- Scaled plan / section / elevation drawings of the container and site intervention
- Architectural renderings
- 2 sample graphic display panels and branding components
Audience/community outreach and involvement
In the interest of making the BoatBox a locally supported and locally-fabricated project, PortSide’s community outreach has included low-income families, Hispanic minorities, local businesses, maritime associations, urban agriculture supporters, public housing residents, and businesses ashore via RHED (the small retail establishments) and SBIDC (mainly representing the industrial sector). Additionally, given that part of our planned exhibit will be about food safety (Red Hook’s low income population eat fish caught in the river), we reached out to three groups whose work relates to food: Red Hook Food Vendors (Hispanic food trucks), Red Hook Initiative (a health oriented non-profit) and Added Value (an urban farm and a 2010 DesigNYC winner). Everyone has had a very positive reaction to the proposal.
Lessons learned/obstacles/successes (of the collaboration):
A small project doesn’t necessarily mean fast realization. The involvement of the Parks Department is critical to our moving ahead with this project. A June meeting at Valentino Park indicated preliminary support and enthusiasm for the BoatBox project. We all hope that involvement with the Parks department will eventually lead to an approval of our design, and perhaps to some financial assistance with the construction, so that we can move ahead to the next phases of design and fundraising.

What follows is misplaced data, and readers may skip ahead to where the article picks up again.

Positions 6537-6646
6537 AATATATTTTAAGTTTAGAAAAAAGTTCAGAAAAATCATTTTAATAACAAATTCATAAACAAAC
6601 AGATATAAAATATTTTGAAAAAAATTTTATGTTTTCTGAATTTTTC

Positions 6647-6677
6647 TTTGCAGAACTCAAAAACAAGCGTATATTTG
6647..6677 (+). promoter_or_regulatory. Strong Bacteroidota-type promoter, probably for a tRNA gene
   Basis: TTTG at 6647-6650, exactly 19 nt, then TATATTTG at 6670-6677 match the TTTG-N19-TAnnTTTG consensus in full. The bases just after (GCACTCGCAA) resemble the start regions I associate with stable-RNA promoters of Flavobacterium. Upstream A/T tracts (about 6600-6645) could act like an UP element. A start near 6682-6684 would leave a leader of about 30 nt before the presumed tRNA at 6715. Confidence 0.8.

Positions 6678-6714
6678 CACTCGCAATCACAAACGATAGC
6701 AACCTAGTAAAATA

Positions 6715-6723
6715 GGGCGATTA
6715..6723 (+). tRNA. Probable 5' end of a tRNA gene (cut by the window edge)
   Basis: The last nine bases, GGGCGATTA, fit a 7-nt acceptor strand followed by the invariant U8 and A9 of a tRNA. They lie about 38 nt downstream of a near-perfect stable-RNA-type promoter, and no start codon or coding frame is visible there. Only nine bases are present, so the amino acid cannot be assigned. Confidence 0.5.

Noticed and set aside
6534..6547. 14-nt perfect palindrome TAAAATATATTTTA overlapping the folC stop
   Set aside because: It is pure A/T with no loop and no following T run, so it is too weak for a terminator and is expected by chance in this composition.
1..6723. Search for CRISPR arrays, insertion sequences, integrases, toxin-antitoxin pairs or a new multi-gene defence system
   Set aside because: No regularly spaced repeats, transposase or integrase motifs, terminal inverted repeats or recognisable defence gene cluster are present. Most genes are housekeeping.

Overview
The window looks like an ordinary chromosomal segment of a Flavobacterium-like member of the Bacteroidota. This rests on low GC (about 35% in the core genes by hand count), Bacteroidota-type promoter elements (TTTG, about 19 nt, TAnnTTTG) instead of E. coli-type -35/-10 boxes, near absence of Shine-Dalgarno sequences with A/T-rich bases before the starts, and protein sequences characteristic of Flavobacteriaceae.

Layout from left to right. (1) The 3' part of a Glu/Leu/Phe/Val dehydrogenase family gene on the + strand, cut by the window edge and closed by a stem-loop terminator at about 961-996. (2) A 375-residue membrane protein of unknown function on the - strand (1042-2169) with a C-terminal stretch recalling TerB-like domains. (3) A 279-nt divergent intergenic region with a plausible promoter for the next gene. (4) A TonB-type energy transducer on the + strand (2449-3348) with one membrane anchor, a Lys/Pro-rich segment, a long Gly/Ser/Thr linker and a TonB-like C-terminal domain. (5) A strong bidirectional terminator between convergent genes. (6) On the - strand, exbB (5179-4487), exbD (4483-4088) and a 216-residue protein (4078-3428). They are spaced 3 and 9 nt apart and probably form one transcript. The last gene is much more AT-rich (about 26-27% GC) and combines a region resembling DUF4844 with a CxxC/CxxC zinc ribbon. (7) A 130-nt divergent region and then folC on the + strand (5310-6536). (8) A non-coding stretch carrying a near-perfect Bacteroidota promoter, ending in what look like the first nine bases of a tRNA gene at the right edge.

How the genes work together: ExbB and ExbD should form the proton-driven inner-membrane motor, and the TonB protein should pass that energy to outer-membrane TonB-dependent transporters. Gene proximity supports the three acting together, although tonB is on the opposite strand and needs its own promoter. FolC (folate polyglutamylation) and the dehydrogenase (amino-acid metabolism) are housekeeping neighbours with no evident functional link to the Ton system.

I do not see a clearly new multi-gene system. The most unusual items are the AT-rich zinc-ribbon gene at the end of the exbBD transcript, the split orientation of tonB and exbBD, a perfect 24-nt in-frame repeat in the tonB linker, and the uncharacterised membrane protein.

The collaboration between all parties has been extremely rewarding and creative. Our advisor, Paul Alter, has been absolutely instrumental to the success of this collaboration. All parties have been very dedicated to the PortSide project, and we believe our combined interests exemplify the mission of DesigNYC.
Impact at city level
PortSide believes that better boater education will lower the risk of harbor collisions as well as prevent recreational boating initiatives from being blocked from a commercial marine industry concerned by the rise in untrained recreational boaters. The included exhibit information on sources of harbor pollution is designed to get the public to reduce street litter (the source of much beach and water litter) and encourage beach cleanups. A major goal is to make an affordable, flexibly designed BoatBox that will be a pilot project for safety and interpretive graphics, and that variations will be installed elsewhere around New York City boat launches.